Updated: Jan. 30, 2017 at 9:10 a.m.
When Marvelouse Guerrier, a freshman, applied for a federal work study position at the Center for Student Engagement in October, she didn’t know she would have to wait two months before starting her job.
Guerrier said she spent eight weeks waiting for her background checks and other paperwork to go through without knowing what stage in the process she was in and had to file forms multiple times because of glitches in a third-party system.
“I understand sometimes universities and organizations can have problems with the process, but I just wish there could have been an easier process as a student,” she said.
But students like Guerrier should not face the same issues anymore: Human resources officials, along with the student employment and career services offices, streamlined the University’s hiring process for student employees to make it easier for both students and the faculty or staff for whom they work.
Undergraduate students can now be offered a position while they are waiting for their background checks to be approved. Employers must also complete an online training session about the hiring process to make sure they know compliance topics and supervising skills. Student employment experts said the change will help students start new jobs faster and keep employers updated on the process.
Bridget Schwartz, the associate director of student employment, said in an email that before these changes were implemented, the hiring process could take between one day and three weeks to complete. The new process is estimated to take two weeks or less, but officials said timing will depend on the position and what documents the student already has on file.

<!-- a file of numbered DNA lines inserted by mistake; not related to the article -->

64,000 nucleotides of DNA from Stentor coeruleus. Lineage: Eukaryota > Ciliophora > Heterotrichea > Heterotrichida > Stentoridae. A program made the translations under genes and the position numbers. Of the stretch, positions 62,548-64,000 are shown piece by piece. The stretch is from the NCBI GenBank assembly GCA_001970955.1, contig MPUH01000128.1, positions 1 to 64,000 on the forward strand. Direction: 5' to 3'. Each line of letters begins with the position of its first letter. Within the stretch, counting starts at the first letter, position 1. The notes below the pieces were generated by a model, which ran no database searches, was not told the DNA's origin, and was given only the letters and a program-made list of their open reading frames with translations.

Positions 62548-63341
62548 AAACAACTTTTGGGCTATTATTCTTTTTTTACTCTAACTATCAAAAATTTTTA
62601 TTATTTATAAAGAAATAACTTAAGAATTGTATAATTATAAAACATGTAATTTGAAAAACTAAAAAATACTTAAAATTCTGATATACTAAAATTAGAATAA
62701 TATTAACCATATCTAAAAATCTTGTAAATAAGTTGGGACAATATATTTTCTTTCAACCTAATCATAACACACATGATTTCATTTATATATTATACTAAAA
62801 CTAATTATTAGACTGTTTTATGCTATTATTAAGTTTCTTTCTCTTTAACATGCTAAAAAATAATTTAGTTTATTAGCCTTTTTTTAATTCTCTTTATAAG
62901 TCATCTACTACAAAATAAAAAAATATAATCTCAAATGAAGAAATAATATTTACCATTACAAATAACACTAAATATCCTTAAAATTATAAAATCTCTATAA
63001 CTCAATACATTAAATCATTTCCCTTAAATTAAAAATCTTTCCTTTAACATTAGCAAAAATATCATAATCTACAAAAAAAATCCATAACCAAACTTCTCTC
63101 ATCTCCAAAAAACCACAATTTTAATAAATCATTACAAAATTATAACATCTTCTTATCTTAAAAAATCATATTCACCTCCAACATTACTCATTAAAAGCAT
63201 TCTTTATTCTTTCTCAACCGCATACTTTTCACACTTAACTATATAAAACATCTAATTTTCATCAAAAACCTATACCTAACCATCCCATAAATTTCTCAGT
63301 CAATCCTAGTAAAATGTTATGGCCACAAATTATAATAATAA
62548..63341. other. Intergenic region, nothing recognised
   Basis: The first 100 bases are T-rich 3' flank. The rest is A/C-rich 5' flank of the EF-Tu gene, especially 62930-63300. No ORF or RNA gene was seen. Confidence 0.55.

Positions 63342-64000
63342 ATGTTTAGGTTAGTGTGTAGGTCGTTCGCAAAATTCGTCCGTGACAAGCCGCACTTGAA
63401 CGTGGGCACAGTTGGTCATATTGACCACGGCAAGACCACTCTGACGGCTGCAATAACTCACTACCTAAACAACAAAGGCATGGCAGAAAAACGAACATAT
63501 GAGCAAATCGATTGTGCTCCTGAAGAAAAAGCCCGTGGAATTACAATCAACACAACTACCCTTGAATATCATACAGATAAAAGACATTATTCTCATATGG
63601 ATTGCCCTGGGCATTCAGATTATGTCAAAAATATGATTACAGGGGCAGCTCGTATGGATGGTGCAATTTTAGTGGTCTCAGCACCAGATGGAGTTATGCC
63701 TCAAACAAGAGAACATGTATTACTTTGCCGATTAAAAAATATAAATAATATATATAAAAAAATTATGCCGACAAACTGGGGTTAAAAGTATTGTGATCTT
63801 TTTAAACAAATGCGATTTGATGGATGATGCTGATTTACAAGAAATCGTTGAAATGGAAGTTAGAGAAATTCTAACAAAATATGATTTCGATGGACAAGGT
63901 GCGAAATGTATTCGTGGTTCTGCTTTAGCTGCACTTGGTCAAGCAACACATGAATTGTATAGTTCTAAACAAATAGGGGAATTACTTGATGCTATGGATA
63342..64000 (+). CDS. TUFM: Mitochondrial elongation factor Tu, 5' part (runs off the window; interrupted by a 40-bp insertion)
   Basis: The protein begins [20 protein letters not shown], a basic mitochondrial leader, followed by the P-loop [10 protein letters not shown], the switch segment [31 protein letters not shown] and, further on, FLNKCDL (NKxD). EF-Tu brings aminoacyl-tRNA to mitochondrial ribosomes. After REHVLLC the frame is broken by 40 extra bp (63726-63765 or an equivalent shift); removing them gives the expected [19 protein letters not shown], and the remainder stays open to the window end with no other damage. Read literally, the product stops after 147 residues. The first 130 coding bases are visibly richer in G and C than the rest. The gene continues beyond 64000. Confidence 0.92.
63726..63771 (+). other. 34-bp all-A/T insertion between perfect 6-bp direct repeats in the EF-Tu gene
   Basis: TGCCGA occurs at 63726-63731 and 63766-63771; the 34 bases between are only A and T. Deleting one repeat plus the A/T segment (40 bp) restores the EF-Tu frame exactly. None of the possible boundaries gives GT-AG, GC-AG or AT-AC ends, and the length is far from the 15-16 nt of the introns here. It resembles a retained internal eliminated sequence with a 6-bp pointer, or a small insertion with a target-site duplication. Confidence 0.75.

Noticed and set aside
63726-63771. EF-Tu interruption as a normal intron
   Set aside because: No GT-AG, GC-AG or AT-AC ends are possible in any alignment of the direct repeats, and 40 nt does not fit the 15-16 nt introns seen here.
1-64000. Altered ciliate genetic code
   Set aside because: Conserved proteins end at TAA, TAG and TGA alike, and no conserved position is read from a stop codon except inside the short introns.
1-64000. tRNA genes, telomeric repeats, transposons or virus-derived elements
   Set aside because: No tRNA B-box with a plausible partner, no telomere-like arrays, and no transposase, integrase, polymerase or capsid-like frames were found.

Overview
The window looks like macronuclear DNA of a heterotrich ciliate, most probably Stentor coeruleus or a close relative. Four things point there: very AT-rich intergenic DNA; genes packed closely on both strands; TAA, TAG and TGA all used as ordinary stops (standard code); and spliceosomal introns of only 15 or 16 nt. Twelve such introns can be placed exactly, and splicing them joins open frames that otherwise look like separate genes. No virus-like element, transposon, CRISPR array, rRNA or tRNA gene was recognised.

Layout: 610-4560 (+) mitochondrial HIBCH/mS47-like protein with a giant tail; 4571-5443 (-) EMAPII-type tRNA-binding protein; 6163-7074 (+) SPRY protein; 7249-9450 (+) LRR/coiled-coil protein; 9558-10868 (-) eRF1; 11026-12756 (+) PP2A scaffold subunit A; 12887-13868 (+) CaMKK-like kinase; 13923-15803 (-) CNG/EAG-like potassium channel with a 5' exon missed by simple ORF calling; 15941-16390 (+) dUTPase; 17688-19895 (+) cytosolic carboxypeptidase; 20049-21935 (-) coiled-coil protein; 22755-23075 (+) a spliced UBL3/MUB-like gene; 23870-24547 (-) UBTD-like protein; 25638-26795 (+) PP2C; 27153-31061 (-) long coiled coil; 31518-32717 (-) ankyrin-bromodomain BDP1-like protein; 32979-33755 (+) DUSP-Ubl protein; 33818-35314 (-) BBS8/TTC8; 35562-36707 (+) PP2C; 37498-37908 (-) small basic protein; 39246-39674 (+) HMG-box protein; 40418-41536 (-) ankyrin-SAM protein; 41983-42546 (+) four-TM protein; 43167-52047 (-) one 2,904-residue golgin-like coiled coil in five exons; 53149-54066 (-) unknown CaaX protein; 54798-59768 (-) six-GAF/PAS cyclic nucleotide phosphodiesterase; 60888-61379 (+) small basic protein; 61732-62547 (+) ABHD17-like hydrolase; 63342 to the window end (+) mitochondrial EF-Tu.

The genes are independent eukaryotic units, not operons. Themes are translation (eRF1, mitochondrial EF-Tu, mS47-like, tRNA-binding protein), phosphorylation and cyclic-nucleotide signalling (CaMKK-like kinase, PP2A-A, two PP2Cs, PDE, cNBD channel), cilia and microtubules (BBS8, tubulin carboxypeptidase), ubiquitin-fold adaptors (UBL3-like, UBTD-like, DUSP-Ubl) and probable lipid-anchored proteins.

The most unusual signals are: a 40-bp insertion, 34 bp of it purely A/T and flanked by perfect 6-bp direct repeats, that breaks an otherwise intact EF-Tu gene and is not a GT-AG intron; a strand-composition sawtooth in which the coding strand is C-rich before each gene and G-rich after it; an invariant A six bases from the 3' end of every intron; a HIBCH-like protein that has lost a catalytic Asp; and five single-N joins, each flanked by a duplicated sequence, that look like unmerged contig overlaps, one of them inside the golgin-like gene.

The human resources department will also send out emails during the hiring process to communicate with students and their supervisors about the requirements for and status of their hires, according to the policy.
“As we put students first, we’re always trying to be innovative and efficient,” Schwartz said. “This is another step to help increase efficiency in the student hiring process.”
The University may save money and time from the changes because it requires less work from HR and career services staff, but there are no plans to cut positions because of the new guidelines, Schwartz said.
Experts said the updated process could be a chance for students to experience what being hired by an outside agency is like. If an institution is making sure compliance and accountability are up to standards for student employees, the experience will be faster and closer to the experience of getting a job after college.
Mark Watts, the chair of the scholarship committee at the National Student Employment Association, said the new system might help ease any hard feelings caused by the old process – like frustrations over a lack of communication that Guerrier experienced.
“I would hope that students that have had bad experiences would look at this as the University’s good faith effort to standardize processes,” Watts said.
Watts said that the time saved by the new processes could be beneficial to both the students looking for work and for the faculty or offices that hire students.
“I rely on student employees to help with tasks around my office, so saving a week could be a long time to be without a new student worker,” he said.
The second process change requires would-be employers who have never hired a student before to undergo an 18-minute online training about the hiring process. Watts said that this will ensure the process moves smoothly and complies with student employment laws and regulations.
“Hiring and supervising students creates some unusual challenges,” he said. “Having a training program in place before the hiring process begins helps the college stay in compliance, plus it enables first-time managers to ensure their student employees have a good work experience from day one.”
Gloria Jenkins, the vice president for administrative services at the National Student Employment Association who conducts trainings on student hiring, said more education for employers about the hiring process is never a bad thing.
“There is no downside to training at all,” Jenkins said. “They want to make sure they’re providing a situation where the students are building skill paths for the future.”
This post was updated to reflect the following corrections:
The Hatchet incorrectly reported that Gloria Jenkins is the assistant director of student employment at the National Student Employment Association. She is the vice president for administrative services. The Hatchet also incorrectly referred to the updated hiring process as a “policy.” It is a process change, not a policy. We regret these errors.